Don’t judge others. 

First, we don’t understand enough.

Fairly judging someone would require us to know the karmic trail the individual had laid down over countless lifetimes to establish why she acted as she just did.

We’d also need to know the karmic sequence of all those involved to ascertain the causes and consequences that contributed to the event we are attempting to judge.

All this is beyond our abilities at this point in our practice. Which is okay because it’s rarely our place, or responsibility, to judge others, a fact we tend to overlook most of the time. Unless the pronouncement were to arise naturally from our innate prajna wisdom, from our ability to simply know and understand all that has transpired, we’d have to use discriminatory thoughts to reach it. But we’re supposed to eliminate, not wantonly increase, our discriminatory thoughts.

So, fortunately, we can restrict our judging inclinations to our own actions.


Do not envy others for what they have. 

Get busy planting more good seeds. 

It’s very tempting when looking at those who have much good fortune to feel envious or deem it unfair in light of so many other people having so little. It doesn’t help when the fortunate ones are obnoxious and egotistical. Seriously, why should they get to enjoy such wealth! They get to because they planted the relevant seeds.

In other words, they earned their good fortune.

In previous lifetimes, they were generous and thoughtful not puffed-up and pompous. Whether they had much or little, they gave their resources, time, and energy. Perhaps, they publicly gave when they thought it would inspire others also to give. Maybe they gave anonymously to not embarrass the recipient. However they gave, they did so with sincerity and respect. And look at them now. Selfish and arrogant, they are planting seeds for a harrowing future downfall.

Learn from their example: Humbly open your heart and your hands to help others.

And don’t ever close them.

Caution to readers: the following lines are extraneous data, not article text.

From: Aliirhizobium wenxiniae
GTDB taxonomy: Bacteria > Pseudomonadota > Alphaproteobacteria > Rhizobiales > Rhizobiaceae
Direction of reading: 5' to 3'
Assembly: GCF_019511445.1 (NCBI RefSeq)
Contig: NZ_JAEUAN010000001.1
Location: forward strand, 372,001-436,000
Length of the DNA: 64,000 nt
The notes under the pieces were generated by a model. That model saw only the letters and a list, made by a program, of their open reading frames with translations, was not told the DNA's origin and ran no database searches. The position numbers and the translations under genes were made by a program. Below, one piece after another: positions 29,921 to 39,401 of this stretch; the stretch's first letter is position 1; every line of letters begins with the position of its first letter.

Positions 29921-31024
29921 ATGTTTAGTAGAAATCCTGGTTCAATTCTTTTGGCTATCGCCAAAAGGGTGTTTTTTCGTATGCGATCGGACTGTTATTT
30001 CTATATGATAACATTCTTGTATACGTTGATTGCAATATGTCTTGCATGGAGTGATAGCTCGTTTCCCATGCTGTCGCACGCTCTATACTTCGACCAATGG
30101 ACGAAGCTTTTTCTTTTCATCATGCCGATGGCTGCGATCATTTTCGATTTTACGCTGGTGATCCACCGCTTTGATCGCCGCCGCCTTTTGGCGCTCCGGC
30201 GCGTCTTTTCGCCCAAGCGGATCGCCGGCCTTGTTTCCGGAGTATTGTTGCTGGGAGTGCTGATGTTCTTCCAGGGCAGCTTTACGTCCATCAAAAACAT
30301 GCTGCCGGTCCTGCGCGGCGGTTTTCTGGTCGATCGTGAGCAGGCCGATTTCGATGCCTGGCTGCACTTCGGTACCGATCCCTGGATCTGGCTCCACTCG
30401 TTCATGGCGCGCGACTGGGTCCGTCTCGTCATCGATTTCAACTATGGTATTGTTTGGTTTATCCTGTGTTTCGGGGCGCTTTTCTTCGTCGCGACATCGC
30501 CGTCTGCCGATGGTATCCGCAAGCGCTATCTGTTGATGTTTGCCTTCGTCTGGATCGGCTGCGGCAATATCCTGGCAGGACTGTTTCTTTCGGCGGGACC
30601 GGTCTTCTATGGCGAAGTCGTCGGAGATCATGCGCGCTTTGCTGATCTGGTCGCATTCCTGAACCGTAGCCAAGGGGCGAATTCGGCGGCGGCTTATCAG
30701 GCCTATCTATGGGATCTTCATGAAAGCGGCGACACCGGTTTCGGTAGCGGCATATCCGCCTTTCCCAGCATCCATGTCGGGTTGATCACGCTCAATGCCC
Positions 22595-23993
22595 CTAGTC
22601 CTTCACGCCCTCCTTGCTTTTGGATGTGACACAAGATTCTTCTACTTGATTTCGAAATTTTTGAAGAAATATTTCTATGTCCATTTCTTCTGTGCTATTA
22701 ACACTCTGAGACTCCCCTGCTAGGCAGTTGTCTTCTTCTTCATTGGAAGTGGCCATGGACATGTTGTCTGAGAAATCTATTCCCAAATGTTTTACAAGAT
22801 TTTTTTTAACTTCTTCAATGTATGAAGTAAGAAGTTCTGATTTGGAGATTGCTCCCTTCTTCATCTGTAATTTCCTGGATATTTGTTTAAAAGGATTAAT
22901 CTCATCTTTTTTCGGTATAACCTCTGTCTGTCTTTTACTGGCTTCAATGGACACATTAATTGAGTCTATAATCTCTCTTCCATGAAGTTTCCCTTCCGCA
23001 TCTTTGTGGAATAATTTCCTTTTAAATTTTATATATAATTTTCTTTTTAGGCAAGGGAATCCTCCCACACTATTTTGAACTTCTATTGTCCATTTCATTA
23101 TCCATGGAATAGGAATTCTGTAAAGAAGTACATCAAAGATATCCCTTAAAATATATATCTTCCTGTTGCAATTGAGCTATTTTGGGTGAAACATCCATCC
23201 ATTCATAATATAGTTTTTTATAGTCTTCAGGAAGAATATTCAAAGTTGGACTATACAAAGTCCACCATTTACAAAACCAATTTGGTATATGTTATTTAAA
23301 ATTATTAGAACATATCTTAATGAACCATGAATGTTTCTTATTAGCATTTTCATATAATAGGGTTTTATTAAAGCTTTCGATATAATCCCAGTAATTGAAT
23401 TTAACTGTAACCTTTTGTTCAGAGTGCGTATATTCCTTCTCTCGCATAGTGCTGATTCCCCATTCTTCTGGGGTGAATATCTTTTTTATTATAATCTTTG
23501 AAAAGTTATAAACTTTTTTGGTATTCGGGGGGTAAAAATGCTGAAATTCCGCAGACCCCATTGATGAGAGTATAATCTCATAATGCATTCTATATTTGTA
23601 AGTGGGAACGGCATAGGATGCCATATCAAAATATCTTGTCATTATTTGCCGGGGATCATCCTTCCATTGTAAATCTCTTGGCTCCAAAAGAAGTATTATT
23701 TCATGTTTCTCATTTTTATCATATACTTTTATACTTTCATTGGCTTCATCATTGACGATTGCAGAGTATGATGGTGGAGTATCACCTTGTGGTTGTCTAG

Don’t agitate the water.

Or your mind.

Think of the mind as a pool of water.

When the water is calm, we can see all the way to the bottom. We thus view everything clearly without obstruction in its sparkling perfection.

But when the water is disturbed, the mud rises from the bottom, and the water becomes cloudy, contaminated by all the dirt swirling around. When we need to decide how to respond to or resolve a situation, we need a clear mind.

Chanting “Amituofo” allows us to calm our agitated mind just as we would enable the water in the pond to clarify by allowing all the mud and other contaminants to settle to the bottom.

But if we become frenzied in our attempts to figure out what to do, trying one method then another, it will be as if we reached into that pond and started wildly roiling the water, frantically poking here, grasping there.

Instead, sit quietly and allow the water—your thoughts—to settle.

Doing so, your solution will shine forth. 


The three lifetimes:

striving, indulging, paying the price.

Buddhism speaks of a cycle of three lifetimes.

In the first, a person strives to be good. Having little, he gives whatever he can, soothes others’ fears and worries, and remains ever vigilant for ways to help. He thus amasses good fortune.

In the second lifetime, due to all this good fortune, he becomes arrogant. After all, he has status, wealth, power. There’s much to be proud of. Caught up in personal indulgence, he ignores others’ suffering. Now, instead of watching for opportunities to help, he pursues opportunities to wield his power, to awe others, to control, and create fear. To dominate. The more power he has, the more lives are affected. And destroyed. One with great power, for example the leader of a country, can affect the lives of millions, even billions, of beings.

In the third lifetime, having blown his good fortune and created untold suffering, he plummets into the deepest of the hells.

Such is the terrible fate of misusing our second lifetime.  


Please don’t give me frustration. 

I have enough already, thank you.

When you suggest something to a person, pay heed to her response. Does she accept happily? Or unhappily? Perhaps she offers an alternative or declines with an explanation? If, upon having perceived a less than enthusiastic response you discuss other options with the person, any frustration that could have arisen will be amicably avoided. But what if you aren’t listening carefully? What if you’re so focused on your proposed plan that upon having heard a reasoned “No thank you,” you forge ahead with a minor change to your original suggestion. The person again demurs, further clarifying why she cannot accept. But, yet again, you once more tweak the plan and persevere in obtaining acceptance. The person, recognizing the railroad car of destiny barreling down the track, decides to accord with conditions and accepts. Gracefully, I might add. Maxim: Just as there is merit in offering, there is wisdom in accepting “No thank you.”